1. You lit up my world from the first moment you kicked into this world, my head-strong beautiful son.

    1-1997-daniel-1-heronsbrook-aug-1997

    One…

  2. Your smile has always been one of my favourite things about you. You can light the darkest place with it.

    2-1998-vince-dan-may-1998

    Two…

  3. Your eager delight at the world about you. Your excitable nature from shweep to slox…(sheep and socks!)

    3-1999-dan-3-model-school-nursery-photo-oct-1999

    Three…

  4. Our little Danny boy, full of mischief and fearless adventure!

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    Four…

  5. Your straight-forwardness is strength. Your favourite animal at Gelli Aur aged five was “A big animal with sticks on his head!” A stag.

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    Five…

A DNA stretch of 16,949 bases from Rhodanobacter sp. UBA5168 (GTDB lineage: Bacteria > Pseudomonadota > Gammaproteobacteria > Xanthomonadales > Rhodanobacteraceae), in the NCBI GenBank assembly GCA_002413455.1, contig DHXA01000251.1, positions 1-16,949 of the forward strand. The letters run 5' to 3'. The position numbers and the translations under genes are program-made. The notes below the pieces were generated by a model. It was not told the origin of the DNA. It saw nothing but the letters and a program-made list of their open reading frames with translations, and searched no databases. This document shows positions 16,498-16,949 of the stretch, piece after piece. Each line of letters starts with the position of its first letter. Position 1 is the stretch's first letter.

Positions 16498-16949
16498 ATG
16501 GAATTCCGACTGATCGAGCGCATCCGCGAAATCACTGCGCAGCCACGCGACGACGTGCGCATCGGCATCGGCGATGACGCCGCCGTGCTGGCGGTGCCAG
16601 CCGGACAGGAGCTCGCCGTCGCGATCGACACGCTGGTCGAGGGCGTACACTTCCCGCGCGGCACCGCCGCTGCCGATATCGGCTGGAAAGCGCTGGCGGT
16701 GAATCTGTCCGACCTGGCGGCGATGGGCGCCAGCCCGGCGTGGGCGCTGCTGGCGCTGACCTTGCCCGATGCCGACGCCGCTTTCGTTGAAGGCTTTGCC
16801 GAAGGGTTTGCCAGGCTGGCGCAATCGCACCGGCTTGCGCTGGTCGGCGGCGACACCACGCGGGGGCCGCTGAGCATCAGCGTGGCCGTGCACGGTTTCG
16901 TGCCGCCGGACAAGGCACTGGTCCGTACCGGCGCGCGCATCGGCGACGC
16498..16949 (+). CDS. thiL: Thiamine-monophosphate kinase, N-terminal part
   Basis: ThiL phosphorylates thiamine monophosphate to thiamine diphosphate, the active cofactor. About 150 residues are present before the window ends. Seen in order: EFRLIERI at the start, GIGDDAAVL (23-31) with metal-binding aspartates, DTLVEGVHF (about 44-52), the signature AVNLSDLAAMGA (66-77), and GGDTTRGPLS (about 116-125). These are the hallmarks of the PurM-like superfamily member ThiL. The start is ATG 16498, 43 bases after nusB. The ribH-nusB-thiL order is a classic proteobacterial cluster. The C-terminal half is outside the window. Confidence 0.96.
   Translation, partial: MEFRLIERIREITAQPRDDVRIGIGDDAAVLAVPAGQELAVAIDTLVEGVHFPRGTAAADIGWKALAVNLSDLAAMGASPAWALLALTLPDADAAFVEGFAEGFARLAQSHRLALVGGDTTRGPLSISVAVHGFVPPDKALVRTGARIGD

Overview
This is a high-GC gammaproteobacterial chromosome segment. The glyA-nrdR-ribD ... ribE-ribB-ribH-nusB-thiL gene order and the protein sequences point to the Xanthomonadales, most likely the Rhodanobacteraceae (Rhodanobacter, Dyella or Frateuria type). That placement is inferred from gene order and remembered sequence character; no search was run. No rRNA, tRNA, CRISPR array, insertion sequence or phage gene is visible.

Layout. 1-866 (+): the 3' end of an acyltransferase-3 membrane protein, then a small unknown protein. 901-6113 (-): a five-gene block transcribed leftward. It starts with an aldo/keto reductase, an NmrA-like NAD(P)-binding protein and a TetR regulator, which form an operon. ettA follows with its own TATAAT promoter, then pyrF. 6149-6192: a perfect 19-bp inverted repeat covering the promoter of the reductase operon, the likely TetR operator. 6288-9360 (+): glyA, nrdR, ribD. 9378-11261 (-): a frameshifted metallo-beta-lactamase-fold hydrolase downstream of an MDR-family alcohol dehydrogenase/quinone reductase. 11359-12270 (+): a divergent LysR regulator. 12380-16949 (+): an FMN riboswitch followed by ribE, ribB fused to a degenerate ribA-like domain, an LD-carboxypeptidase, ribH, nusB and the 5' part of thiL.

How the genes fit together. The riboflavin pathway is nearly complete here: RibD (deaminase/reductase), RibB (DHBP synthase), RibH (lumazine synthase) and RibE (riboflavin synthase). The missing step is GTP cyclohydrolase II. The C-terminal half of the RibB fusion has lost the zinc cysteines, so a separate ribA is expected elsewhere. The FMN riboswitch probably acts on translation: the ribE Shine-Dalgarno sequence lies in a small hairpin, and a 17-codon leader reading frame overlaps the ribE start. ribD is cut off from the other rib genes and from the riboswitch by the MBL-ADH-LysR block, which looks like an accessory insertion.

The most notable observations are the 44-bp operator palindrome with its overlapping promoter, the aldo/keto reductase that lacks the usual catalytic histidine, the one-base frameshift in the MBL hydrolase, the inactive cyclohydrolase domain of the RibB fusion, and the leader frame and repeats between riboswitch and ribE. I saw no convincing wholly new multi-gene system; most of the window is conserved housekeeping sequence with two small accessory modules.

6. Like a bulldozer you throw yourself into everything with true gusto and sometimes very little thought for consequences, but you always survive!

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    Six…

  7. I love how you share and love, your love runs deep and strong.

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    Seven…

  8. You have empathy that will guide both you and those about you, and your example will always inspire.

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    Eight…

  9. I have never met anyone who can bond so easily and so well with so many, and make a positive difference in their lives!

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    Nine…

  10. You have an endearing innocence and naivety, and this is why so many will love you for your honesty and integrity.

    Before Dan had his hair cut.

    Ten…

  11. Your smile lights up so many lives as your sense of fun shines through!

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    Eleven…

  12. You embrace the simplicity and beauty of life with courage and joy!

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    Twelve…

  13. You can be anyone you want to be, dig deep, work hard, and be true to yourself.